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Publication numberUS6038209 A
Publication typeGrant
Application numberUS 09/236,697
Publication dateMar 14, 2000
Filing dateJan 25, 1999
Priority dateJun 8, 1993
Fee statusPaid
Also published asCA2125331A1, CA2125331C, CN1103500A, CN1133157C, CN1147839C, CN1224964C, CN1234114C, CN1277426A, CN1277427A, CN1319050C, CN1525443A, CN1525444A, CN1525445A, CN1661693A, CN100351912C, DE69429891D1, DE69429891T2, EP0628952A2, EP0628952A3, EP0628952B1, EP1045377A2, EP1045377A3, US5648954, US5872750, US5920540, US6021101
Publication number09236697, 236697, US 6038209 A, US 6038209A, US-A-6038209, US6038209 A, US6038209A
InventorsIsao Satoh
Original AssigneeMatsushita Electric Industrial Co., Ltd.
Export CitationBiBTeX, EndNote, RefMan
External Links: USPTO, USPTO Assignment, Espacenet
Optical disk, and information recording/reproduction apparatus
US 6038209 A
Abstract
In an optical disk having a recording plane having a spiral first track and a spiral second track, information being to be recorded into and/or reproduced from said first and second tracks, the first track is formed into a groove-like shape, the second track is formed between adjacent the first tracks and into a land-like shape, and the first and second tracks record informations in different modulation methods.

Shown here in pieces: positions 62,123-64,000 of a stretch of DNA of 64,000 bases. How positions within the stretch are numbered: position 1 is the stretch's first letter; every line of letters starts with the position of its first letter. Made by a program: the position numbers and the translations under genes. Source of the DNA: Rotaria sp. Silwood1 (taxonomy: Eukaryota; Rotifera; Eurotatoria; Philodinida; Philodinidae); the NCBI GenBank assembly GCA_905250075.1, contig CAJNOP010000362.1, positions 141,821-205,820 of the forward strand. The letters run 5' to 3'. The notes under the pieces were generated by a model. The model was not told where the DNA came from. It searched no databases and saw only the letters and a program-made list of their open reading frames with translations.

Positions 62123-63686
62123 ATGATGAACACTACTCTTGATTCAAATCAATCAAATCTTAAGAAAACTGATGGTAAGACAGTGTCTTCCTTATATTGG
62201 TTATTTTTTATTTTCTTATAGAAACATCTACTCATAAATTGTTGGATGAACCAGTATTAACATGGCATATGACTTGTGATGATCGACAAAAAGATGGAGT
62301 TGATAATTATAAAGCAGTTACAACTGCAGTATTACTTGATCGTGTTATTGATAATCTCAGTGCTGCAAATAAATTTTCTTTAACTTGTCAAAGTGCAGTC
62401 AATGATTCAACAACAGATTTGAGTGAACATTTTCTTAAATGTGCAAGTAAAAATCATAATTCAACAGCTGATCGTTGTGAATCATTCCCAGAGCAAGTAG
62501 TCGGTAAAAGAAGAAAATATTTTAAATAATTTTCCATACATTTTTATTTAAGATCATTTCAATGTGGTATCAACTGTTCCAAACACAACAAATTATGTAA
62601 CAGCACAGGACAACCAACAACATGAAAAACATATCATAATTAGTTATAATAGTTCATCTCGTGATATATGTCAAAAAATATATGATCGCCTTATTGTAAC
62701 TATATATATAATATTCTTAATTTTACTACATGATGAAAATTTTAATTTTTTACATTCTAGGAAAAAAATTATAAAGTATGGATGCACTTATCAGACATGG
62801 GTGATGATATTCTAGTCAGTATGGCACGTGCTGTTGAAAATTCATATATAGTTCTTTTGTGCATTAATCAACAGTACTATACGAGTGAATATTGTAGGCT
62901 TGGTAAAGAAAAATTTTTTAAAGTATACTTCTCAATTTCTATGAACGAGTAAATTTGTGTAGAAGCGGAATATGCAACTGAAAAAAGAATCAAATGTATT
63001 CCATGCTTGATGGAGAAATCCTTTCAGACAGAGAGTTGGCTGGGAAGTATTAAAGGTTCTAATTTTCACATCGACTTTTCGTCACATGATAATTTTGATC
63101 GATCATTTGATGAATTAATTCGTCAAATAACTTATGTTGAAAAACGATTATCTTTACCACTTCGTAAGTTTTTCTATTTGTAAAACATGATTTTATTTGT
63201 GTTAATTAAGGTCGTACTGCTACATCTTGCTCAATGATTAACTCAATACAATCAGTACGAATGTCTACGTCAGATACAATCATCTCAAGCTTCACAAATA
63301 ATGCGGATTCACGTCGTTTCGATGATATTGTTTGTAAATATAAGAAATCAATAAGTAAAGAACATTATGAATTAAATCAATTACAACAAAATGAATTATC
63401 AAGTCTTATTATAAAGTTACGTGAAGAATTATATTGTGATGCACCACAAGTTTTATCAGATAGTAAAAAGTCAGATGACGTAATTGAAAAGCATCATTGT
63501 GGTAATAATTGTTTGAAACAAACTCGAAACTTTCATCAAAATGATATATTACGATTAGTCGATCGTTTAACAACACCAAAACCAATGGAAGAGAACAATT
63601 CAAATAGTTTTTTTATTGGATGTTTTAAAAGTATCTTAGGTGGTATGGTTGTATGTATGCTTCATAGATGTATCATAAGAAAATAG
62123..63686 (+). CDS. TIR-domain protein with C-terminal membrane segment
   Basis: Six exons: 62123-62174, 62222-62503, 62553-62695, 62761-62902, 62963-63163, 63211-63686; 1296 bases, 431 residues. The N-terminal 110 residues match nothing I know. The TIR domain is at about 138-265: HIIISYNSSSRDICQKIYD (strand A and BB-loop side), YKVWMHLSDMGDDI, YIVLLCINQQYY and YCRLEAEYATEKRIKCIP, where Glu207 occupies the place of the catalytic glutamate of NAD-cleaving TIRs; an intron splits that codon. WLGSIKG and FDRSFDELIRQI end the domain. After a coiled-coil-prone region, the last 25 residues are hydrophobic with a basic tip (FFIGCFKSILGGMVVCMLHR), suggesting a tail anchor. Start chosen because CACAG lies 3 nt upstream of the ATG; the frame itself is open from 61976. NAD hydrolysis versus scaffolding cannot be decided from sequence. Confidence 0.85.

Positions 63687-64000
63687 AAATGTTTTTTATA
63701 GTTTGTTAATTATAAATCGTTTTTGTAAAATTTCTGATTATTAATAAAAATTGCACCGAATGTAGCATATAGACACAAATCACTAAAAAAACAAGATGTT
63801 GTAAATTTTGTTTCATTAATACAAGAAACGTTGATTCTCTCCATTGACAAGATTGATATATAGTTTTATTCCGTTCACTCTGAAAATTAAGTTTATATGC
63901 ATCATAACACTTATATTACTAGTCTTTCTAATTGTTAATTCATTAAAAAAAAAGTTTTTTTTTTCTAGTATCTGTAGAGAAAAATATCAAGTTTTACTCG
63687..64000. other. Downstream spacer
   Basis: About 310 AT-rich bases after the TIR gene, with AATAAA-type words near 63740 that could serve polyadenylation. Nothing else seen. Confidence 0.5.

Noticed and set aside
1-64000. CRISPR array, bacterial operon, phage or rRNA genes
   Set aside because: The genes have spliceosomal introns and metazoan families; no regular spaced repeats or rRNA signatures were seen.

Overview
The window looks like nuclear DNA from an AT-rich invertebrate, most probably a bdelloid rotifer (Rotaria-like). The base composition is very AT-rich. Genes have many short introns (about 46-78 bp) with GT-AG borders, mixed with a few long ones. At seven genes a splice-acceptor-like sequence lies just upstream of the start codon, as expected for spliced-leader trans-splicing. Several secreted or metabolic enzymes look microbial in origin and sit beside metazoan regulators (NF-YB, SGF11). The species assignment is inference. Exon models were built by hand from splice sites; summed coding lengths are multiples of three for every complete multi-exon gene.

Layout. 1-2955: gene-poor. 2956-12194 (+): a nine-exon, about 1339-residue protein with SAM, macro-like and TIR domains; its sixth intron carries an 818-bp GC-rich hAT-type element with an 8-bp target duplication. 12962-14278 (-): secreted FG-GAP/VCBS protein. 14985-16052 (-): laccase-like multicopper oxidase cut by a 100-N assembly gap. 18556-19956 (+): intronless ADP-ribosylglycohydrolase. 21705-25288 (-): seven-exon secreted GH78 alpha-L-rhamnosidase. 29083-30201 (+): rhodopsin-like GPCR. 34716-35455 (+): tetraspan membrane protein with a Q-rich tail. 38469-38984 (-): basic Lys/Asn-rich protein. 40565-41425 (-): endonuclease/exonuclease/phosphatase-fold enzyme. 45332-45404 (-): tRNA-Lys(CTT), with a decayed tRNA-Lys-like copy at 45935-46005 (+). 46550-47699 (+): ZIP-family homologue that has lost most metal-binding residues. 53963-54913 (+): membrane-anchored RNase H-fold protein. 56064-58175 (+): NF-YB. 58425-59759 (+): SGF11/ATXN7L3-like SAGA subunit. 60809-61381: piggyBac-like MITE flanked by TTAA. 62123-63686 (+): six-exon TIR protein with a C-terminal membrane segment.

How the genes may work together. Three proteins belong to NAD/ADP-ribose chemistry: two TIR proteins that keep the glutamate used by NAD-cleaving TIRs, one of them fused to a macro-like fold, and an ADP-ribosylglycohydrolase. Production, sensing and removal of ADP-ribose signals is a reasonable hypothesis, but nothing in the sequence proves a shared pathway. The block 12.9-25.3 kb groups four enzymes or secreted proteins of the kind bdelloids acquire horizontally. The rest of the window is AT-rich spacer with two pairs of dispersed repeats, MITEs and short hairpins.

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Claims(25)
What is claimed is:
1. An optical disk comprising a recording plane having a spiral first track and a spiral second track, information being recorded into and/or reproduced from said first and second tracks, wherein
said first track is formed into a groove-like shape,